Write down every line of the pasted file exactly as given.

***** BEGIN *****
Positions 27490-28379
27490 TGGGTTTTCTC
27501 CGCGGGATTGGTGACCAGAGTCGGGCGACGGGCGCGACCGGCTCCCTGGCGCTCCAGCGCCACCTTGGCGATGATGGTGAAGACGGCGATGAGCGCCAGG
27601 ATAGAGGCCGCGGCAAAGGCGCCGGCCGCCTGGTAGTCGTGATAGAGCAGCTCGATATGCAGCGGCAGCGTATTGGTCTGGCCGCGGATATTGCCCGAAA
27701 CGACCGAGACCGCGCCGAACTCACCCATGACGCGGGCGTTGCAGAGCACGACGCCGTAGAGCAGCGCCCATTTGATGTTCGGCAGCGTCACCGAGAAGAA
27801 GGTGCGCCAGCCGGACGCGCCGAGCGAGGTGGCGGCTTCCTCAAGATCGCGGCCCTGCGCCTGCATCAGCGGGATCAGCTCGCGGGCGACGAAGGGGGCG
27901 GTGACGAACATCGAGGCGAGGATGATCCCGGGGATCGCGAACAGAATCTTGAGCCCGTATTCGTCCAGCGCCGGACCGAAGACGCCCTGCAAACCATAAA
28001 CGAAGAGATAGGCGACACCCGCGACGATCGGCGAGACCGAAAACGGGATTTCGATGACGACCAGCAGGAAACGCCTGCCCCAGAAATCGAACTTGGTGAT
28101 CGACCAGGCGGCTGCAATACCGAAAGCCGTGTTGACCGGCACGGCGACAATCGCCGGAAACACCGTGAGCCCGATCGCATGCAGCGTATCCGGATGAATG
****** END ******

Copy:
Positions 27490-28379
27490 TGGGTTTTCTC
27501 CGCGGGATTGGTGACCAGAGTCGGGCGACGGGCGCGACCGGCTCCCTGGCGCTCCAGCGCCACCTTGGCGATGATGGTGAAGACGGCGATGAGCGCCAGG
27601 ATAGAGGCCGCGGCAAAGGCGCCGGCCGCCTGGTAGTCGTGATAGAGCAGCTCGATATGCAGCGGCAGCGTATTGGTCTGGCCGCGGATATTGCCCGAAA
27701 CGACCGAGACCGCGCCGAACTCACCCATGACGCGGGCGTTGCAGAGCACGACGCCGTAGAGCAGCGCCCATTTGATGTTCGGCAGCGTCACCGAGAAGAA
27801 GGTGCGCCAGCCGGACGCGCCGAGCGAGGTGGCGGCTTCCTCAAGATCGCGGCCCTGCGCCTGCATCAGCGGGATCAGCTCGCGGGCGACGAAGGGGGCG
27901 GTGACGAACATCGAGGCGAGGATGATCCCGGGGATCGCGAACAGAATCTTGAGCCCGTATTCGTCCAGCGCCGGACCGAAGACGCCCTGCAAACCATAAA
28001 CGAAGAGATAGGCGACACCCGCGACGATCGGCGAGACCGAAAACGGGATTTCGATGACGACCAGCAGGAAACGCCTGCCCCAGAAATCGAACTTGGTGAT
28101 CGACCAGGCGGCTGCAATACCGAAAGCCGTGTTGACCGGCACGGCGACAATCGCCGGAAACACCGTGAGCCCGATCGCATGCAGCGTATCCGGATGAATG